The power of video offers charities the opportunity to tell the compelling stories that matter to their causes. However, it can also be difficult to escape the conventions of the form in video marketing campaigns.
This week I’ve picked out a couple of charity video ads which have eshewed the usual clichés with creative approaches.
Mayhew Animal Home – Unloved
If you’re a dog fan, you may have seen this video ad whilst watching Crufts on More 4 recently. “Unloved” turns the conventional animal charity ad on its head. You know the one. Distressing images of animal suffering, sad music and a voiceover telling its story to pull at our heartstrings.
In contrast, this ad plays on our very human desire to be loved. On first viewing I don’t think anyone would see the twist coming. By focusing on an expereince we can relate to, the message of the charity is reinforced – how our lives could be made a little better by coming home to the unconditional love of a four-legged friend.
And it worked. This ad has been a viral hit for the not-for-profit. Funded by Moxie Pictures and scripted by Dominic Goldman of BBH, the video reached over 1.5 million views since it went live on 6 March with 5,000 shares. By thinking around the conventions of charity messages, this ad successfully cut-through.
Prank video for children’s charity
Whilst searching for April Fool’s videos for an upcoming blog, I was reminded of this charity prank video with a twist. A Norwegian charity – SOS Children’s Videos – created this video advert to raise awareness for children in Syria. Rather than in the popular prankster video which rely on the fear factor, this ad focuses on the kindness of strangers. The not-for-profit set up hidden cameras at bus stops to film people’s reactions to a freezing boy without a coat.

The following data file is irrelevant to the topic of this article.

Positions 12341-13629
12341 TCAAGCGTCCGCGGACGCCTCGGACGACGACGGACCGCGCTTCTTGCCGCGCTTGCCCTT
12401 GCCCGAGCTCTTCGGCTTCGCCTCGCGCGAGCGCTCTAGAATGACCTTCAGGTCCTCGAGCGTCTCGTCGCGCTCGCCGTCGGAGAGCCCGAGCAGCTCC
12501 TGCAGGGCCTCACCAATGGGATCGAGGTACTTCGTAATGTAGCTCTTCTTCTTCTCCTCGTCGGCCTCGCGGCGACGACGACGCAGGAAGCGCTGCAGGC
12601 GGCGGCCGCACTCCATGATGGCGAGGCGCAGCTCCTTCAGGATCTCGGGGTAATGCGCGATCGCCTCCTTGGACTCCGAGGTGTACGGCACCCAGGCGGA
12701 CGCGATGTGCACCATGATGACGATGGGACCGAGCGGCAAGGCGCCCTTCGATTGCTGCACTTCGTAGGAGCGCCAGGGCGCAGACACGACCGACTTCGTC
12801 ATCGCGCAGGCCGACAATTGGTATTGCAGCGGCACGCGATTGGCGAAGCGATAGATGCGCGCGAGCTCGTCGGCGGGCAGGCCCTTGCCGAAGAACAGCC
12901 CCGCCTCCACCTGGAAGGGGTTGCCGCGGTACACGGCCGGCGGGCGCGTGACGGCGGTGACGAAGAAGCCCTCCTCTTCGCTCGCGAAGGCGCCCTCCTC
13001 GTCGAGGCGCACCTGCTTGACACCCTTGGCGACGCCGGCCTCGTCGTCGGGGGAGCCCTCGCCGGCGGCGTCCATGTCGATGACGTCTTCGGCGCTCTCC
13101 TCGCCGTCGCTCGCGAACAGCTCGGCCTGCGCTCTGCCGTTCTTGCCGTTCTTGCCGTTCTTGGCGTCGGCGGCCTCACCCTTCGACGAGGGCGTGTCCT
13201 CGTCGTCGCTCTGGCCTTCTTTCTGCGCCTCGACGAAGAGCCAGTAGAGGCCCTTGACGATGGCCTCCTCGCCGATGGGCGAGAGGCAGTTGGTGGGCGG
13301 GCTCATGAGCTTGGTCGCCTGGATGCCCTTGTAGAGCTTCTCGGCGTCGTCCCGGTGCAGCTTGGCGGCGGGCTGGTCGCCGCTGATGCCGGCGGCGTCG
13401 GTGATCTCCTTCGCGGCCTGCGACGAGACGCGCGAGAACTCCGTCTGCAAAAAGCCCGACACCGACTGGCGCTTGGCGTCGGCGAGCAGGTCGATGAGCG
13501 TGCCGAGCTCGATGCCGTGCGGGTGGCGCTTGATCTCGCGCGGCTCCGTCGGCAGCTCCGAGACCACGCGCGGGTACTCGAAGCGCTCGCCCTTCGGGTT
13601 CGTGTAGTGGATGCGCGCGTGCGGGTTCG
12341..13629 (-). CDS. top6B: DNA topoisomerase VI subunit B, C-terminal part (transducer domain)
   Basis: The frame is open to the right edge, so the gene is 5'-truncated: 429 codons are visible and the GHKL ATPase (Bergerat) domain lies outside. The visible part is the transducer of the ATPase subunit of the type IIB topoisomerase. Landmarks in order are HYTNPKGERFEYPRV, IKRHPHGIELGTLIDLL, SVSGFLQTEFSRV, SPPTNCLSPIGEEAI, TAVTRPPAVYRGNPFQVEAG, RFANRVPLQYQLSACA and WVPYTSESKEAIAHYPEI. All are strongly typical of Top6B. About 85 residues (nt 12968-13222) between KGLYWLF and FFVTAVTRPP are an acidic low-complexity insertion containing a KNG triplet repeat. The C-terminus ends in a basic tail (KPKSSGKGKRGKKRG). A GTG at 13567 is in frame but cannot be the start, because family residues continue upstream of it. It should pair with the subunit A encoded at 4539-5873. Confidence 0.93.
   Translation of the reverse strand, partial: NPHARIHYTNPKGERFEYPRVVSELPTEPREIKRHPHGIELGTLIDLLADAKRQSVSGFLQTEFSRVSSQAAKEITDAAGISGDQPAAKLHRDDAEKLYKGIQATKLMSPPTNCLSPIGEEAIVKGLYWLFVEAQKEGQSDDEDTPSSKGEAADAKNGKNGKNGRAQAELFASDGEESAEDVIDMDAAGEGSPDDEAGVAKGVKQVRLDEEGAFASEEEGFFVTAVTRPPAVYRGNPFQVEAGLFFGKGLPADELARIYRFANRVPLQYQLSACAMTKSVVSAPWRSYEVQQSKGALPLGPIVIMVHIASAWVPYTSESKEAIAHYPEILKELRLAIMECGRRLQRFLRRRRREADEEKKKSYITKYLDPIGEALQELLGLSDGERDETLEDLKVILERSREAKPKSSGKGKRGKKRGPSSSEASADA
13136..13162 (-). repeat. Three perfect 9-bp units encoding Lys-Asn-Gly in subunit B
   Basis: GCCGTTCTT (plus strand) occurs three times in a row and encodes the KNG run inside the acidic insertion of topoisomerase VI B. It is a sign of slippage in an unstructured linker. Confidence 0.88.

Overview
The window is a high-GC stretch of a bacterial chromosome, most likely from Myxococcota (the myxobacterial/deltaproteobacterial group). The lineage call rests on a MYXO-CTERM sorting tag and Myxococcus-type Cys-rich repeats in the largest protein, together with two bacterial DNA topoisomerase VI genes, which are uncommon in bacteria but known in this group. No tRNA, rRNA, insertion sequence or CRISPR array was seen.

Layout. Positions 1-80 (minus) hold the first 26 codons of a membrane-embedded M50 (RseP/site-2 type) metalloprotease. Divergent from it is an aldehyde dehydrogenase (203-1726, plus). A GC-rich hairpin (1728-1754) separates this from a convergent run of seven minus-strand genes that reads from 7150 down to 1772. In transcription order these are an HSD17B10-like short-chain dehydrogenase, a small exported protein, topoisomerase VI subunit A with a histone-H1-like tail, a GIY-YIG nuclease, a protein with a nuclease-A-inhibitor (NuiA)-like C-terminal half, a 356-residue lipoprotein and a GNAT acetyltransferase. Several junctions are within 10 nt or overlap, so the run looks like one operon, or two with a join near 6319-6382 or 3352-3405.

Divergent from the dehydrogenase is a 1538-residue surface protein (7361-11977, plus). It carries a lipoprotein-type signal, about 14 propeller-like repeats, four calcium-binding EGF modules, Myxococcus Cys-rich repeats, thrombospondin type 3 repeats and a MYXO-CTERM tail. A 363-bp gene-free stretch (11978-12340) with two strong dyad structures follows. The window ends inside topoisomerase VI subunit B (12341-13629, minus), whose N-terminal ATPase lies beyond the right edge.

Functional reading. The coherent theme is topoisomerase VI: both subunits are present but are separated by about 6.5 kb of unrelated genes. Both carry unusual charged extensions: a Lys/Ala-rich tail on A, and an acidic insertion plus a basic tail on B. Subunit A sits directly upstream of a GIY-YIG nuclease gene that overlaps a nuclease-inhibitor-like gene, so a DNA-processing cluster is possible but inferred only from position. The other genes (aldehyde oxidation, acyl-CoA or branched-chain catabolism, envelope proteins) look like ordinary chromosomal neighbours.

As with the Mayhew Animal Home ad, “Would you give your coat to Johannes?” veers from showing the audience ‘overused’ images of suffering. Indeed such visuals are endemic on 24 hour news reports, and may not have the shock value or cut-through they once had.
This set-up is intriguing, and we want to know more. The audience is encouraged to make a personal connection and identify with the participants. We imagine what we’d do in that situation. Through our identification with these ‘real’ people who help the boy, we align ourselves with the charity’s cause.
A similar process of identification is at work in Save the Children’s recent successful “Second a Day” ad which follows the video diary of a middle class girl in the UK who ends up in a refugee camp. Again it uses the local and personal to foster connections with the situation in Syria. So far this ad with the strapline – “Just because it isn’t happening here, doesn’t mean it isn’t happening” – has achieved over 27 million views.
Chat charity video marketing with us
Have you seen an inspiring charity content marketing campaign recently? Which ads have made you act?
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